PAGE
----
- »Crown Pauses Junkets and Hires Yates for AML Controls
Crown Pauses Junkets and Hires Yates for AML Controls
It is safe to assume that Crown Resorts is tired of the coronavirus and the NSW inquiry. Recent developments put the company in the spotlight for all of the wrong reasons. So, Crown took steps to signify that it takes concerns seriously.
Not only did Crown announced that it will pause all junket activities through June 2021, it hired a former member of the Australian Criminal Intelligence Commission to tighten anti-money laundering controls.
Junkets on Hold
Crown Resorts announced the move in a September 25 media release. It is a direct result of the recent New South Wales hearings. The company is suspending all activities with junket operators through June 30, 2021.
For the next nine months, approximately, Crown will undertake a “comprehensive review of its processes related to junket operators.”
This action was also a recommendation from Deloitte Touche Tohmatsu, which has been consulting for Crown and preparing a report on external junkets. The eventual report will outline a proper approval process for junkets.
The NSW Independent Liquor and Gaming Authority (ILGA) is many months into its investigation into numerous accusations against Crown. The outcome will determine if Crown is able to keep its gaming license.
The latest hearings produced some of the most stunning revelations to date, Crown CEO Ken Barton admitted that he was not aware of some of Suncity’s activities. The Suncity junket was the most popular – and among the best known in the region – but also ran Crown Melbourne’s high limit games room at the casino. Barton did not know that Suncity accepted cash deposits, which had been taking place in very large amounts.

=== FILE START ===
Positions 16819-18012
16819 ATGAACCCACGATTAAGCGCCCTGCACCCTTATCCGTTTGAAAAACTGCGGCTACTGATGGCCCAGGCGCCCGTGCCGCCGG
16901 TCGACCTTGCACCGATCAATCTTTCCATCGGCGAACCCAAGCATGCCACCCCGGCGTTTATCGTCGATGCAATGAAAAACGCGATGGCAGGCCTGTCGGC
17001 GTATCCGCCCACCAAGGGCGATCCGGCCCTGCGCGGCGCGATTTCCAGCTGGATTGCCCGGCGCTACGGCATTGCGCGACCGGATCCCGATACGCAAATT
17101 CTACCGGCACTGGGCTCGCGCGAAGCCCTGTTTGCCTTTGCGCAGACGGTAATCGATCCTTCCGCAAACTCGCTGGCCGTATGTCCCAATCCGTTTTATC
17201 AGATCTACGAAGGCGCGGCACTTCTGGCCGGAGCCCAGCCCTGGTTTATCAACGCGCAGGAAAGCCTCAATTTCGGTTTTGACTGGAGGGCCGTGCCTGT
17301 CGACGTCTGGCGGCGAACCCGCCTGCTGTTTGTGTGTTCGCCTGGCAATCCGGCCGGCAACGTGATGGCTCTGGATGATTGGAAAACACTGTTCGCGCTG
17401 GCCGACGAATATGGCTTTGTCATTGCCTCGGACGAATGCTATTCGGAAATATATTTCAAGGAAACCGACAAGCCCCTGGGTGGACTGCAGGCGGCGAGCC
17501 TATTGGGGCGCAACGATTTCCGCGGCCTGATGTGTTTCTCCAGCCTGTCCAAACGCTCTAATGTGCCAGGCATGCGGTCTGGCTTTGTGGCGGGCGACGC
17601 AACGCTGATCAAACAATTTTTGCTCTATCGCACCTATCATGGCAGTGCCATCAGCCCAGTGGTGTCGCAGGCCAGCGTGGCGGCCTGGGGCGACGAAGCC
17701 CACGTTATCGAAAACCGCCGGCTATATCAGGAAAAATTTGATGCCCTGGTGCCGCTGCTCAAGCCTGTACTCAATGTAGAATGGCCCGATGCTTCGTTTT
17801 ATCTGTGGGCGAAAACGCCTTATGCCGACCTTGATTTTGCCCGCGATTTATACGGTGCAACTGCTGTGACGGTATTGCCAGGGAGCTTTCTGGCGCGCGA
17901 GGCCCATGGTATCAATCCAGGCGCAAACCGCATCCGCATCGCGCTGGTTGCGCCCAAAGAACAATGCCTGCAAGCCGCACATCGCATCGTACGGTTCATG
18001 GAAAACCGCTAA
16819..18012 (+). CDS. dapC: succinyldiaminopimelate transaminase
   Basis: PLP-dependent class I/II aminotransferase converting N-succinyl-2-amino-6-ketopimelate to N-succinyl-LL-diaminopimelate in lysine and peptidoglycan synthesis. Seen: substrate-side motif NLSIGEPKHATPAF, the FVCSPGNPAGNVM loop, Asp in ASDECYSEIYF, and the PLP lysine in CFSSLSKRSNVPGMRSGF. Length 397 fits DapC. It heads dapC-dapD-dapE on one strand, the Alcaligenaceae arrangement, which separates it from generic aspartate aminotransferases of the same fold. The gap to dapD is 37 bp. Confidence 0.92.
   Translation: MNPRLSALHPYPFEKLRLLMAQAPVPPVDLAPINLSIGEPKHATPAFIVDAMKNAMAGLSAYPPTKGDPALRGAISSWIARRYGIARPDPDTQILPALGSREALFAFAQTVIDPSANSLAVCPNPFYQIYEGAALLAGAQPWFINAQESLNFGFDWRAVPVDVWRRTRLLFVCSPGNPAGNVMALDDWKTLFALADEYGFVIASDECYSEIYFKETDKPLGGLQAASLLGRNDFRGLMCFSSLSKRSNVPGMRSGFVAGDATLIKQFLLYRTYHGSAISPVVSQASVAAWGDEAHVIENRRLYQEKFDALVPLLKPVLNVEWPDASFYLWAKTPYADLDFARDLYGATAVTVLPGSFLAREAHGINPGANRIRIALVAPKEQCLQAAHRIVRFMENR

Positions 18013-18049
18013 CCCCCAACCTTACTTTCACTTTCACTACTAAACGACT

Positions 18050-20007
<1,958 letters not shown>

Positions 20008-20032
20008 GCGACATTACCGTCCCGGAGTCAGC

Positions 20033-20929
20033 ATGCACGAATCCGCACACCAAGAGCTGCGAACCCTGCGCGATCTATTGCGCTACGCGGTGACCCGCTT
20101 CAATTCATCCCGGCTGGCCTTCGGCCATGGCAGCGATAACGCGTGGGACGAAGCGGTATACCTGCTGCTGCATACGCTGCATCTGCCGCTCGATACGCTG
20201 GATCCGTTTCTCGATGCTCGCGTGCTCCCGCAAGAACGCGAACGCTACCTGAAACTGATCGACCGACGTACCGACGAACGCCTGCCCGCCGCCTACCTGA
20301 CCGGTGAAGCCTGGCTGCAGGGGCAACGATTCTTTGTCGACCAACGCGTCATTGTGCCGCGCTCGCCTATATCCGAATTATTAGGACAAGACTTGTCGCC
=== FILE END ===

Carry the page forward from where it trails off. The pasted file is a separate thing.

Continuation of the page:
Commissioner and former Supreme Court Judge Patricia Bergin was so stunned at the admission that she called it “extraordinarily troubling.”
The same announcement from Crown also noted that the company began a recruitment process for someone to fit a new role, one created as a part of Crown’s own review of its compliance and governance processes. (Needless to say, it is also a result of the hearings.)
The new person will take on the role of Head of Compliance and Financial Crimes, and he or she will report directly to the Board of Directors. Barton will oversee the person’s performance and duties to some extent, though.
In addition, Crown hired John Yates as its new anti-money laundering advisor and compliance expert. Yates will help the company figure out how to tighten its AML controls and implement more restrictions.
Notably, Yates is the former Melbourne Operations Manager for the ACIC, the Australian Criminal Intelligence Commission.
The news came from the Sydney Morning Herald, as did the report that Crown hired Yates because the company realized the dire nature of the situation. The possibility of losing its NSW license prompted this and the other aforementioned moves in a relatively short period of time.
All of this comes a little over one month after Alan McGregor officially took over the position of Chief Financial Officer of Crown, further to the original March 2020 announcement. Prior to that, Barton himself only took his position in March of this year after having been appointed in January.
The ILGA is moving along with hearings this week, but many reporters and Australians in general will be paying close attention next week. The schedule shows James Packer himself testifying late on Tuesday, October 6.
Those on the schedule for October 7 include Benjamin Brazil, Harold Mitchell, Andrew Demetriou, Antonia Korsanos, Geoff Dixon, Sarah Jane Halton, John Horvath, and Helen Coonan.